See DRKS (en) (DRKS00013311)
Elective surgery aims to improve the quality of life of people in a cost-effective way. However, the perioperative phase is often a trigger of delirium, due to the burden of the anaesthesia, the pain, the surgical procedure, the activation of the immune system, and other related factors. Delirium is associated with higher morbidity and mortality, cognitive impairment, development of dementia, and a higher institutionalization rate. The probability of delirium after an operation increases with the age of the patient and with the presence of pre-existing cognitive impairment, and is also dependent on the skills of the doctors and caregivers.
Brief Summary
In this study, we investigate whether a transectorial and multimodal intervention for preventing delirium can improve perioperative care of patients older than 70 years subject to an elective surgery intervention by reducing the prevalence of delirium and the postoperative cognitive decline (POCD) within 6 months. Furthermore, we will investigate if the intervention is cost-effective so that the improvement of quality of life does not involve higher costs and the care needs are lower than in the baseline without intervention.
The study takes place at 5 medical centers (with at least 2 surgical departments each) in the south-west of Germany. It follows a stepped wedge design with cluster randomization of the medical centers, and 6 consecutive measurement points: pre-admission, pre- and postoperatively with daily delirium screening up to day 7, 2 and 6 months after surgery, and long-term follow-up after 12 months. The study population consists of 1500 patients older than 70 years going through elective operations (heart, thorax, vessels, proximal big joints and spinal cord, genitourinary, gastrointestinal and general elective surgery procedures). In addition, in an already ongoing sub-study named PAWEL-R (R for Risk), a delirium risk score will be developed and validated with 1800 patients (DRKS00012797).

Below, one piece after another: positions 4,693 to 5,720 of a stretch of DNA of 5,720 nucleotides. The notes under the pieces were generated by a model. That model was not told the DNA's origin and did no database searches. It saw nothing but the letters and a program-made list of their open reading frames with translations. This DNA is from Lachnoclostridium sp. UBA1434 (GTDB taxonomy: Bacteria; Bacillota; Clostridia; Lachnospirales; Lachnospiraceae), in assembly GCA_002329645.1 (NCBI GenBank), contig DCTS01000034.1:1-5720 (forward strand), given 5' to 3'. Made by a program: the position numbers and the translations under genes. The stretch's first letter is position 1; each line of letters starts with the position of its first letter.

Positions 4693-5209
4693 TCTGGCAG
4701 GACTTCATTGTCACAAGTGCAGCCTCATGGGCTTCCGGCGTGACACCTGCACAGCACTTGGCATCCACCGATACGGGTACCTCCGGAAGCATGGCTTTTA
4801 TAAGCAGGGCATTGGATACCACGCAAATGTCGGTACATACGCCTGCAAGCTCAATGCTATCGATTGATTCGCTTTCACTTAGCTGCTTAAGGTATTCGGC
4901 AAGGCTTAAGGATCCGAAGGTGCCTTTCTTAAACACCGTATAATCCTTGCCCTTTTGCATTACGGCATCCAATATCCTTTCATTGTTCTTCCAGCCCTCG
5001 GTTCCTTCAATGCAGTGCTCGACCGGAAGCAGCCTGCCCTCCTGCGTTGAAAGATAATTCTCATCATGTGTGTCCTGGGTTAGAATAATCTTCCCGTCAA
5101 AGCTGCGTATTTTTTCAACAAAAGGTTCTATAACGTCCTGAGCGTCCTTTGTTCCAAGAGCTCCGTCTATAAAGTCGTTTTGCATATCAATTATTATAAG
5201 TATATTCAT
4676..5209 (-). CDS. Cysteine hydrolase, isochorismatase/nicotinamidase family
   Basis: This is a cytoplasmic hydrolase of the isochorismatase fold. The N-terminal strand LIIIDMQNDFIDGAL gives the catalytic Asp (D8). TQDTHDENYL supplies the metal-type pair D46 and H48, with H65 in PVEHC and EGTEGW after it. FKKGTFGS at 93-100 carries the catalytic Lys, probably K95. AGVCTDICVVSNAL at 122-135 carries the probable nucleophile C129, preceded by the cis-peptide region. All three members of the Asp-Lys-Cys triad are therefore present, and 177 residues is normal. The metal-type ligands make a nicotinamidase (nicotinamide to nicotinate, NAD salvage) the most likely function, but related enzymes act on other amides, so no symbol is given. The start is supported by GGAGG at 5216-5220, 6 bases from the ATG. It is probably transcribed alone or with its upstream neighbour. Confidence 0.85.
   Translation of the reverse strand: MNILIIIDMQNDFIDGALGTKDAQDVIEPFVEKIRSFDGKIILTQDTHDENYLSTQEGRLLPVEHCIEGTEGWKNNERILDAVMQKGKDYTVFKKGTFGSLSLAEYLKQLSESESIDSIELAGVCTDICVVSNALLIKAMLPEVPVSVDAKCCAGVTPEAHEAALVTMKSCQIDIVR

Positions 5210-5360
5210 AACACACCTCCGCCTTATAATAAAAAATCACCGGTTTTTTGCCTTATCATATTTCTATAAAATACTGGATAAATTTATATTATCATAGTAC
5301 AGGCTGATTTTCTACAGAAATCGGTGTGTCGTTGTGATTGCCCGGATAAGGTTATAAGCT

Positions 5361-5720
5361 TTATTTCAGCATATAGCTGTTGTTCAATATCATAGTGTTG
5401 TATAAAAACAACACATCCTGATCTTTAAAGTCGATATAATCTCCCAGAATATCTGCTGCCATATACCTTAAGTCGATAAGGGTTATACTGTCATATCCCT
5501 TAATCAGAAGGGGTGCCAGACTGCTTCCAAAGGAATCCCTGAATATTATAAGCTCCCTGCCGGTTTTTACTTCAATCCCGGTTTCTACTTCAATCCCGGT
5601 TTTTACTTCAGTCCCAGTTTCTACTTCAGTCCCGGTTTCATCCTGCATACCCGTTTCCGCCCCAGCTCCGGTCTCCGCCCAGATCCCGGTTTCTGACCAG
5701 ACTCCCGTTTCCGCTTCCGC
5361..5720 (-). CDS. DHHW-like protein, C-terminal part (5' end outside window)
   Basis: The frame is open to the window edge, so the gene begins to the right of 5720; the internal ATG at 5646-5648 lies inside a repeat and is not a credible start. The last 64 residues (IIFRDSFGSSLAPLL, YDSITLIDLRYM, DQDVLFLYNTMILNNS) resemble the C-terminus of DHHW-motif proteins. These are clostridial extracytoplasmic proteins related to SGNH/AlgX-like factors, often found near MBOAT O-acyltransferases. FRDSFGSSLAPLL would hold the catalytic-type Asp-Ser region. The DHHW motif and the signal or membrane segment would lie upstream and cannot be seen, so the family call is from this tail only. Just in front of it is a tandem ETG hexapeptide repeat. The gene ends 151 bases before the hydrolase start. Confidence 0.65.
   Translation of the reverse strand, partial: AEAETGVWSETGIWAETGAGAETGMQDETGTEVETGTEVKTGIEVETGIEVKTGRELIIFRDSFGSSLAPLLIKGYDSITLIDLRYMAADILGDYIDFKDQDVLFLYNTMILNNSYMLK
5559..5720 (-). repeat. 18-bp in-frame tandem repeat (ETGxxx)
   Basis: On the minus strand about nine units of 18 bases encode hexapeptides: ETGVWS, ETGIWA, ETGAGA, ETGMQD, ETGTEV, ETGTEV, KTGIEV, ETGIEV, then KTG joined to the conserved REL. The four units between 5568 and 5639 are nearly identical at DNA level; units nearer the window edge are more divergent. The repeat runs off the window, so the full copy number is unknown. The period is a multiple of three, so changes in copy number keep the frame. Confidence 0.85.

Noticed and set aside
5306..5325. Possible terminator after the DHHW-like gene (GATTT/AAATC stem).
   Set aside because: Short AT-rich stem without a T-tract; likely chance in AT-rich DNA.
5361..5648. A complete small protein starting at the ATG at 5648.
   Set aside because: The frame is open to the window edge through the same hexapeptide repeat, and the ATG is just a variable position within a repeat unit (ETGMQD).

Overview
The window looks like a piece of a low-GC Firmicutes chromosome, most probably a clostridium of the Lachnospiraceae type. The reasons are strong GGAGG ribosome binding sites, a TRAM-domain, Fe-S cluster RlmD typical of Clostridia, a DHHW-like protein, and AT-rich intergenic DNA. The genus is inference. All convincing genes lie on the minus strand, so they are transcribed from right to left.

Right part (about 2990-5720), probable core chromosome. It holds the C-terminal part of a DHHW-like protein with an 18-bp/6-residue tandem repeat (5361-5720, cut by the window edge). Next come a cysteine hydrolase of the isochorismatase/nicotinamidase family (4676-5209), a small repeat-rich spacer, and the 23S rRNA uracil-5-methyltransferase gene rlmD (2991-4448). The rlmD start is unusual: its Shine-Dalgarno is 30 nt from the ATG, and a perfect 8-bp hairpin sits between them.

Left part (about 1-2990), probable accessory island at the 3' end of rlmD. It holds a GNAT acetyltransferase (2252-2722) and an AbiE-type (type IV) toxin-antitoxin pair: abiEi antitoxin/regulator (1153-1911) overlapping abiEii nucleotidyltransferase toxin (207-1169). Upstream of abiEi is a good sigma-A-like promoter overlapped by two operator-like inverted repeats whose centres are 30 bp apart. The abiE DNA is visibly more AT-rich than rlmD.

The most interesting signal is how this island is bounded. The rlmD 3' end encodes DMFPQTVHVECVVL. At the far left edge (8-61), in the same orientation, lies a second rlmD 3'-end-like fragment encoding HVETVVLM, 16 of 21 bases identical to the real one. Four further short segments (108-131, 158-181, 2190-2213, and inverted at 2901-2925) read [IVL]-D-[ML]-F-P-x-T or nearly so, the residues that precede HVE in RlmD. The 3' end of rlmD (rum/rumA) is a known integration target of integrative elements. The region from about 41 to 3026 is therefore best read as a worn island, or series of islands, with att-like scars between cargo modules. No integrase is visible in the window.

Scientific Information on the PAWEL Study:

Sánchez, A., Thomas, C., Deeken, F., Wagner, S., Klöppel, S., Kentischer, F., Arnim, C. A. F. von, Denkinger, M., Conzelmann, L. O., Biermann-Stallwitz, J., Joos, S., Sturm, H., Metz, B., Auer, R., Skrobik, Y., Eschweiler, G. W. & Rapp, M. A. (2019). Patient safety, cost-effectiveness, and quality of life: reduction of delirium risk and postoperative cognitive dysfunction after elective procedures in older adults-study protocol for a stepped-wedge cluster randomized trial (PAWEL Study). Trials, 20(1), 71. https://doi.org/10.1186/s13063-018-3148-8


Deeken, F., Sánchez, A., Rapp, M. A., Denkinger, M., Brefka, S., Spank, J., Bruns, C., Arnim, C. A. F. von, Küster, O. C., Conzelmann, L. O., Metz, B. R., Maurer, C., Skrobik, Y., Forkavets, O., Eschweiler, G. W. & Thomas, C. (2021). Outcomes of a Delirium Prevention Program in Older Persons After Elective Surgery: A Stepped-Wedge Cluster Randomized Clinical Trial. JAMA surgery, e216370. https://doi.org/10.1001/jamasurg.2021.6370


Eschweiler, G. W., Czornik, M., Herrmann, M. L., Knauer, Y. P., Forkavets, O., Arnim, C. A. F. von, Denkinger, M., Küster, O., Conzelmann, L., Metz, B. R., Maurer, C., Kentischer, F., Deeken, F., Sánchez, A., Wagner, S., Mennig, E., Thomas, C. & Rapp, M. A. (2021). Presurgical Screening Improves Risk Prediction for Delirium in Elective Surgery of Older Patients: The PAWEL RISK Study. Frontiers in Aging Neuroscience, 13, Artikel 679933, 679933. https://doi.org/10.3389/fnagi.2021.679933



Information on POCD not published yet